MENLO PARK, Calif. - Facebook did an about-face Friday as CEO Mark Zuckerberg faced increasing pressure from an advertiser boycott #stophateforprofit, that accuses Facebook and other social media companies of profiting from hate speech and allowing the proliferation of false or misleading information on their platforms, even if that content violates company rules.
Zuckerberg announced that the company will make policy changes "to connect people with authoritative information about voting, crack down on voter suppression, and fight hate speech."
A wave of companies have given Facebook a thumbs down, by pulling tens of millions of dollars in advertising revenue from social media sites.
A coalition of groups including the NAACP and the Anti-Defamation League launched the boycott on June 17th with the hashtag #stophateforprofit, asking companies to avoid spending money on social media ads during the month of July.
More than 80 companies joined the boycott as it gained momentum and drew large corporations such as Coca-cola, Honda, Patagonia,and Verizon.
On Friday, corporate giant Unilever which owns well-known brands such as Ben & Jerry's ice cream and Dove soap, went a step further, saying the company, which is based in the Netherlands and Britain, would not advertise on Facebook or Twitter through the end of the year.
In a statement Unilever's leadership said, "Given our Responsibility Framework and the polarized atmosphere in the U.S., we have decided that starting now through at least the end of the year, we will not run brand advertising in social media news feed platforms Facebook, Instagram and Twitter in the U.S. Continuing to advertise on these platforms at this time would not add value to people and society."
The financial markets reacted, sending Facebook's stock down more than 8% and Twitter's stock down more than 7% by the end of the day Friday.
Some say Facebook's new policies to create are important leading into the November presidential election.
"What has happened in the past is people have put out false narratives about don't go vote today, it's tomorrow," said Henry Brady, Dean of the U.C. Berkeley Goldman School of Public Policy.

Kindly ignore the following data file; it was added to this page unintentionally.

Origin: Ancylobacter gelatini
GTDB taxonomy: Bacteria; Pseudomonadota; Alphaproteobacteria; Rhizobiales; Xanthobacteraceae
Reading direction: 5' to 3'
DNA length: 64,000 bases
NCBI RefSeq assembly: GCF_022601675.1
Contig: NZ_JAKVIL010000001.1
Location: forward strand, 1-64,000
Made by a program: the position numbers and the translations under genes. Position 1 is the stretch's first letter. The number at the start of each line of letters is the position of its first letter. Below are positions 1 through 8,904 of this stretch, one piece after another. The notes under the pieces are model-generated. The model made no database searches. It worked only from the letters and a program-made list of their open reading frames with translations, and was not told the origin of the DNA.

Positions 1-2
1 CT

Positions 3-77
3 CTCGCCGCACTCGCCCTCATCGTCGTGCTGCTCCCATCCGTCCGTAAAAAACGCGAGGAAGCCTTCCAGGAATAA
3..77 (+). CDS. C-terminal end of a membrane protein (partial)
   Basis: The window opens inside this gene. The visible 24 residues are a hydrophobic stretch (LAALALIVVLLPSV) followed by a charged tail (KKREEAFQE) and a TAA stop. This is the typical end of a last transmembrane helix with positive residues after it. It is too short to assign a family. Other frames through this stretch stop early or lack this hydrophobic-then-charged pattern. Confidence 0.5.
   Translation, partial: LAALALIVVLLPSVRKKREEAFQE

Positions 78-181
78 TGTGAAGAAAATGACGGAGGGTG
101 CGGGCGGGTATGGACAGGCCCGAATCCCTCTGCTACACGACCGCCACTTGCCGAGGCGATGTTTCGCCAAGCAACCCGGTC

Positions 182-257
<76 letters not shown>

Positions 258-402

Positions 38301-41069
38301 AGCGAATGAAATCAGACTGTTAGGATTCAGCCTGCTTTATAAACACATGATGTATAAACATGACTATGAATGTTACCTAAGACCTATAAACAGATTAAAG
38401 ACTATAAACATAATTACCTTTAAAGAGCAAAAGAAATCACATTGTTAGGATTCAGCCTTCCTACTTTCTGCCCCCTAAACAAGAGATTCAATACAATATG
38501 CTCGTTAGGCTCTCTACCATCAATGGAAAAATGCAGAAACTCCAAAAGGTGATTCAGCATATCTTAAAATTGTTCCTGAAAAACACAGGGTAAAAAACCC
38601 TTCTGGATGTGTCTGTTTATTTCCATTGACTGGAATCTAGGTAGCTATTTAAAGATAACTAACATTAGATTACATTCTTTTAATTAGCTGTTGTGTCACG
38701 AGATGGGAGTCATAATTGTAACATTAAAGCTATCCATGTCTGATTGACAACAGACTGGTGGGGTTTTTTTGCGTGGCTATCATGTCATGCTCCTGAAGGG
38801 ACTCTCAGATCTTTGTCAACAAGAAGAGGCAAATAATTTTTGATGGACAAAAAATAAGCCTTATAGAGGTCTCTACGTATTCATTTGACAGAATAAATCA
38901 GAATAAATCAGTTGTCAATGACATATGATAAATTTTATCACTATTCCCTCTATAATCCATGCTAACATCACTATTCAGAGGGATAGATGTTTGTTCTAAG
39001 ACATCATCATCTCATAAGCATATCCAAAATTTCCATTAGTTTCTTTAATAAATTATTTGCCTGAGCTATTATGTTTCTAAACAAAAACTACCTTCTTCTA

"Here's a place where these companies can easily decide they're not going to put messages that are patently false and that are meant to prevent people from voting," said Brady, adding that Facebook seemed to be acting in response to the lost ad revenue rather than the concerns that have been raised for years.
"They did it somewhat belatedly and grudgingly, and it's not clear they went far enough," said Brady.
Among the Facebook policy changes:
1. Create a verified Voter Information Center, with links to official election information sites.
2. Fight voter suppression, such as taking down posts with false claims that threaten immigrants or misrepresent voting conditions.
3. Reducing ads with hate speech or that threaten certain groups
4. Putting labels on content that violates rules but is deemed "newsworthy."
It plans to flag all "newsworthy" posts that break its rules, including those from President Donald Trump.
"We've invested heavily in both AI systems and human review teams so that now we identify almost 90% of the hate speech we remove before anyone even reports it to us," says Zuckerberg.
Zuckerberg has repeatedly maintained that social media sites such as Facebook should not bear responsibility for curating content posted on its site. He refused to take action against President Trump's posts suggesting that mail-in ballots lead to voter fraud and another post where the President suggested shooting looters. Twitter, on the other hand, has flagged or blocked several messages by the President and put a "get the facts" label on some.
Hany Farid, a computer science professor at U.C. Berkeley, is a digital forensics expert who is working on research to detect fake videos and has received partial funding from Facebook for his work. Farid is critical of Zuckerberg's changes, saying they don't go far enough.
"There's pretty good evidence that labels don't actually work very well. That people typically ignore them or if they see them they actually backfire," said Farid.
Farid says social media companies' claim they are only a neutral platform is misleading.
"The vast majority we see on a daily basis is designed for us based on our personal data and viewing habits, almost solely to keep us engaged on the platform to deliver advertising so the companies make money. That is not even close to being neutral," said Farid.
Farid says Zuckerberg's post falls short of addressing the problems with social media's business model and the boycott shows where the power to push for change really lies.
"You saw today the real power fueling social media. It is not the public. It is not our regulators. It is 10 to 20 CEO's around the world that are fueling the modern day social media," said Farid.
The Associated Press contributed to this KTVU report.